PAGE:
Updated 2018-04-30 13:05:32 by pooryorick

namespace import imports commands into a namespace.

Synopsis  edit

namespace import ?-force? ?pattern pattern ...?

Documentation  edit

official reference

Description  edit

Each pattern is a qualified name, the tail of which is a glob-style pattern that selects command names in the namespace specified by the qualifiers. glob-style characters have their special meanings only in the tail component of pattern, not in any namespace qualifiers of pattern. For each command name that matches the pattern and that is exported from the specified namespace, a routine by the same name is created in the importing namespace as an alias for the routine in the exporting namespace. Both the original routine and the alias can be renamed without disturbing the association between them. The original routine can even be replaced with a new routine, after which alias refers to the new routine. However, deleting the original routine causes the alias to be deleted as well.

namespace import normally returns an error if an imported routine conflicts with an existing routine. However, if the -force option is given, imported routines silently replace existing routines.

namespace import has snapshot semantics: Only matching command names that are bound to a routine in the exporting namespace are imported. In other words, you can import only the routines that are in a namespace at the time that namespace import is executed. To import a routine, namespace import must be called after the routine has been exported. This is in contrast to namespace export whose patterns apply to all command names in the namespace, regardless of when they were defined.

Calling namespace import with no arguments results in a list of command names bound to routines that have been imported into the current namespace. To find the origin of the routines in this list, use namespace origin.

DGP: namespace path and namespace import offer different mechanisms for access to commands in other namespaces. Use the one that does what you want. There's no general preference, only the particular preference of each programmer, guided by needs and taste.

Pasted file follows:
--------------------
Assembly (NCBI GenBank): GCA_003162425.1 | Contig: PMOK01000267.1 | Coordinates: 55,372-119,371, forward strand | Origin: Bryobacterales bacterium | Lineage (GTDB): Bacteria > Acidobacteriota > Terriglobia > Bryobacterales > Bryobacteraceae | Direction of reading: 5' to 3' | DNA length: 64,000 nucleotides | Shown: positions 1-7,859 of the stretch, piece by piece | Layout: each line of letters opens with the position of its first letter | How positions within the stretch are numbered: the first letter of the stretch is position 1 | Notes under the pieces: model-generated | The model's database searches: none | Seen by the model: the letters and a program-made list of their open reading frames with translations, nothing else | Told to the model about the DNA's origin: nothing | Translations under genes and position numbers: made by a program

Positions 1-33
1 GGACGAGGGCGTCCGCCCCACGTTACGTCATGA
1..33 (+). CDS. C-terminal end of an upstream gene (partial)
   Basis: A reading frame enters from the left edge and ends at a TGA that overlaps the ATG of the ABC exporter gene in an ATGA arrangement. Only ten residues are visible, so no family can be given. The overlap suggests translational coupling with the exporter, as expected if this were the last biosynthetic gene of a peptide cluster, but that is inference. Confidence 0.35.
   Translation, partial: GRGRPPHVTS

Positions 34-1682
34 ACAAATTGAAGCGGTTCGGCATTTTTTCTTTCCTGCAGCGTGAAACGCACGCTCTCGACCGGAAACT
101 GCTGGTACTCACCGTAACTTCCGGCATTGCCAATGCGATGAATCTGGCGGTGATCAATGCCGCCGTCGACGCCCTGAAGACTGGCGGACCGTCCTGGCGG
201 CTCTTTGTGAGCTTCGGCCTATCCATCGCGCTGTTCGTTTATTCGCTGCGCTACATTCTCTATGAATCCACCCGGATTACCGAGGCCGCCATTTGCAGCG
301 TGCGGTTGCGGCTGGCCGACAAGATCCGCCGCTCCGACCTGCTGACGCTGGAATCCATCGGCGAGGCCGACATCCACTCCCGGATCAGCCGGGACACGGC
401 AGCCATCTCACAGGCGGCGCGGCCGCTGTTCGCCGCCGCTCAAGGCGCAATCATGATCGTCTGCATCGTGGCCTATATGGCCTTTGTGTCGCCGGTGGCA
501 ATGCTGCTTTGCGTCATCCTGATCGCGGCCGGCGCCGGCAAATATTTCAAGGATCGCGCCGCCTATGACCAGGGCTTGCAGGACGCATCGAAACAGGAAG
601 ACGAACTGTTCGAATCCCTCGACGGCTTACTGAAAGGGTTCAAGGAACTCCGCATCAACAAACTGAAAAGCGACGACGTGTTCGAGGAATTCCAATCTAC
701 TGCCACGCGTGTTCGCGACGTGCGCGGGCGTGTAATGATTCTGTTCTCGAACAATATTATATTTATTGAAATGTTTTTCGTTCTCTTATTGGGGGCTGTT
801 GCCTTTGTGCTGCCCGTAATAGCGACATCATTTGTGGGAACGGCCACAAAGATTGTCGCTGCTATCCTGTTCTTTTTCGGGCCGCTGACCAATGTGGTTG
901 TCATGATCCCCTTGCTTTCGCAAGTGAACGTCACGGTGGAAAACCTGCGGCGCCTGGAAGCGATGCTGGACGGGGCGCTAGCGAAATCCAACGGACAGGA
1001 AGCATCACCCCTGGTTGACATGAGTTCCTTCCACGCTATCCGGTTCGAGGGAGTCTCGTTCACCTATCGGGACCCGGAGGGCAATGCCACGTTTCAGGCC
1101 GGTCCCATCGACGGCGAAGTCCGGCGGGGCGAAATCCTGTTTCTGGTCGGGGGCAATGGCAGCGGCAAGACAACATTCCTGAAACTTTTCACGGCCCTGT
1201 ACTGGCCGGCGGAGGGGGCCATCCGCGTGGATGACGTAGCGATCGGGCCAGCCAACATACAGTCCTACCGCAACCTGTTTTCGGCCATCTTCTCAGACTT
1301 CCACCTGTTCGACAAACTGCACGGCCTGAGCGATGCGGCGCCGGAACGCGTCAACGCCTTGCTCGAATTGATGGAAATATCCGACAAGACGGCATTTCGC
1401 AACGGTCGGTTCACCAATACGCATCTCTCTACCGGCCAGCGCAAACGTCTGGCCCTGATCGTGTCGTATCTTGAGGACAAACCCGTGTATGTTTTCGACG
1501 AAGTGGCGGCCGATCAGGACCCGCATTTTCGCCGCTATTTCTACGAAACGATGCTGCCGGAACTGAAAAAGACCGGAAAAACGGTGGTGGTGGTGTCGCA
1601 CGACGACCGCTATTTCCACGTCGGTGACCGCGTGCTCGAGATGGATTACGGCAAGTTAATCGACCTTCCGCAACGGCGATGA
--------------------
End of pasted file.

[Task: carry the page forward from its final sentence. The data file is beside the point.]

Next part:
namespace import ::foo::x
namespace import a::p*

Alternative: interp alias  edit

namespace import only imports exported commands, and also matches patterns rather than comparing for equality. interp alias can be used if these behaviours are not desired:
interp alias {} ::name::of::somecommand {} ::name::of::link

Misc  edit

escargo 2006-12-04: I tested this to see what namespace import returns, and it didn't return anything. There are two behaviors that I think might be useful that aren't implemented:

  1. Have namespace import return a list of the commands that are imported. Right now I don't see any easy way to determine what gets imported. (DKF: This is what 8.5 now does, BTW.) (What TIP 261 specifies is the behavior with no arguments. That's not quite what I'm suggesting.)
  2. Alternatively, have namespace import take another parameter, perhaps -asif, that tells the it to just return the names of what would be imported and to not do the actual import.

My motivation has to do with Nagelfar, actually. The second option would allow a code analyzer to follow along with "package require" and "namespace import" to discover code that would be known to the code being analyzed. This would allow reduction of false positives for unknown commands.

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